What happens when you take Tom Hanks, Julia Roberts, Philip Seymour Hoffman and Aaron Sorkin, the creator of "The West Wing", and put them altogether? You get Charlie Wilson's War, an incredibly funny and entertaining drama-comedy about the U.S.'s secret involvement in the Russia-Afghanistan War.
Yes, the Russian invasion of Afghanistan in the 1980's is not your typical topic for a comedy, but when you have the backing of Sorkin's political writing skills, anything is possible. Charlie Wilson's War is somehow funny and serious simultaneously from nearly start to finish; there's rarely a scene where something "real" or meaningful isn't happening and you aren't cracking up at the same time. The witty dialogue and complex portrayal of Representative Wilson's covert funding during the '80's makes Charlie Wilson's War an easy candidate for Best Adapted Screenplay.
To enjoy the movie, you of course have to have a slight political interest, though Charlie Wilson's War works as both a political machine and simply as a drama-comedy. It's hard to compare it to anything else, because I really can't think of anything quite like it. It's funny, deep and smart, a rare feat these days. Furthermore, whether you're a Republican or Democrat, warmonger or peace activist, you'll find something to like here; surprisingly, the movie doesn't really take sides; while the ending hints at its intentions, you can make of it what you will.
The acting is also quite good. While no one is going to win awards here, Hanks turns in his best performance since 2002's Road to Perdition. The character of Charlie Wilson is completely different than anything he has played before, which is a double-edged sword. Some box office analysts have partially blamed the failure of Charlie Wilson's War on Hanks' casting as the womanizing, cocaine-snorting bachelor politician, and, admittedly, it is out of character for a man we've come to expect to deliver relatively wholesome personas. Nevertheless, Hanks does a great job here; there are few other actors who could have made this character as likable.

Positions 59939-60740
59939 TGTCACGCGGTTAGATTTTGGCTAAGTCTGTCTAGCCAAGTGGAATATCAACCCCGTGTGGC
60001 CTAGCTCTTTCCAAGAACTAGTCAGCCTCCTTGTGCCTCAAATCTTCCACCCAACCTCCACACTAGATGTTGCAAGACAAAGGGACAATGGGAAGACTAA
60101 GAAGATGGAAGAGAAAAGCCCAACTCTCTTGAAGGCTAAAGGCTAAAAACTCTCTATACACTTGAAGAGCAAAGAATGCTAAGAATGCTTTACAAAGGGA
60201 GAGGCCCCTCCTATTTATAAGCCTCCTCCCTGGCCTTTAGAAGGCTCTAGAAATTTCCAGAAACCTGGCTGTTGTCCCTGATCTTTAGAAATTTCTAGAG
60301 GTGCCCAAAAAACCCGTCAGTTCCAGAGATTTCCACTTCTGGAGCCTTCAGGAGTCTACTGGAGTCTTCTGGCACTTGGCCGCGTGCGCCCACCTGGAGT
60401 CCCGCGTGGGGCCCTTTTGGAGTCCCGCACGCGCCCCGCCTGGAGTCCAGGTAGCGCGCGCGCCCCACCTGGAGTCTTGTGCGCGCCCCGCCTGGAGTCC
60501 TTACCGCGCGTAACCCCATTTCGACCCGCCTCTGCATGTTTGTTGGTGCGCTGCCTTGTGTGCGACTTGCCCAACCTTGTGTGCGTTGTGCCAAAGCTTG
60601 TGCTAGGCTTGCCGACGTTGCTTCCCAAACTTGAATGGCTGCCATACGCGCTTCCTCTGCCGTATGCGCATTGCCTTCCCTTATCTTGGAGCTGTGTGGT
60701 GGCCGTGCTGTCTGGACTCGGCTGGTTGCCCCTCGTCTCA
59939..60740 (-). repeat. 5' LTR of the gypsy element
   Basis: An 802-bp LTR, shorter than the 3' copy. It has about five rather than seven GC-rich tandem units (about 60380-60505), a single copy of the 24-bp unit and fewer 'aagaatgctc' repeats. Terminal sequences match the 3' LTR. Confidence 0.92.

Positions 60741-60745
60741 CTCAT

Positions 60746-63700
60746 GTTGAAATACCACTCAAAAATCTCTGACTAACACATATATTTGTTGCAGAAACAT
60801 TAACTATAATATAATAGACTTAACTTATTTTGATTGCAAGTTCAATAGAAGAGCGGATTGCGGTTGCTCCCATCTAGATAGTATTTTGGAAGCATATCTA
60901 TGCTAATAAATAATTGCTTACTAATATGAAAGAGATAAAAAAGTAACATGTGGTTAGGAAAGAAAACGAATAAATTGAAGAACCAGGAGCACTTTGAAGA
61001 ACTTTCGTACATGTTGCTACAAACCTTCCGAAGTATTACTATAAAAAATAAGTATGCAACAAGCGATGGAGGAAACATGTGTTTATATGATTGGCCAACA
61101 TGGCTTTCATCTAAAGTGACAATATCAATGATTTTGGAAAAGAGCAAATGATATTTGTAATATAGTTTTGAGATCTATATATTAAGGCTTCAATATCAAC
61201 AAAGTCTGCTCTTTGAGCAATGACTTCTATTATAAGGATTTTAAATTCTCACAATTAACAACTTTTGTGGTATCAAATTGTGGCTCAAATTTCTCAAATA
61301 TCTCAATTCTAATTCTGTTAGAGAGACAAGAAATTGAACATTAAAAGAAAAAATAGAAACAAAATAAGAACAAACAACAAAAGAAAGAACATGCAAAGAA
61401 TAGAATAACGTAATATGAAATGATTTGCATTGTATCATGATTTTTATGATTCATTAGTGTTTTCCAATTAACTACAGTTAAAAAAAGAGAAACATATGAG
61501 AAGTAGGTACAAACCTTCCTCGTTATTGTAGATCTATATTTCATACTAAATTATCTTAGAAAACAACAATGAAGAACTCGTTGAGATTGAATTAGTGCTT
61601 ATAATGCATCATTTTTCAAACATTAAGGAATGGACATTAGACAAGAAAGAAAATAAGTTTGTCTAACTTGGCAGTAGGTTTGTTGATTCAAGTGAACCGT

The show stealer, however, is Hoffman. Hoffman, who plays CIA agent Gust Avrakotos, is absolutely incredible, and one of my picks for Best Supporting Actor. Hoffman is crude, grubby and yet super intelligent, and his delivery is one of the funniest things I've seen in recent memory.
Roberts is pretty much wasted in a relatively small role. At least it's nice to see her sticking to the background when the story demands it.
I really wasn't expecting much from Charlie Wilson's War; the previews weren't very powerful or funny, and it looked like just another film. But the movie is terrific, funny and meaningful, and one of the year's best. The best? No, not even close. But still, Charlie Wilson's War comes highly recommended.
Review by Erik Samdahl unless otherwise indicated.
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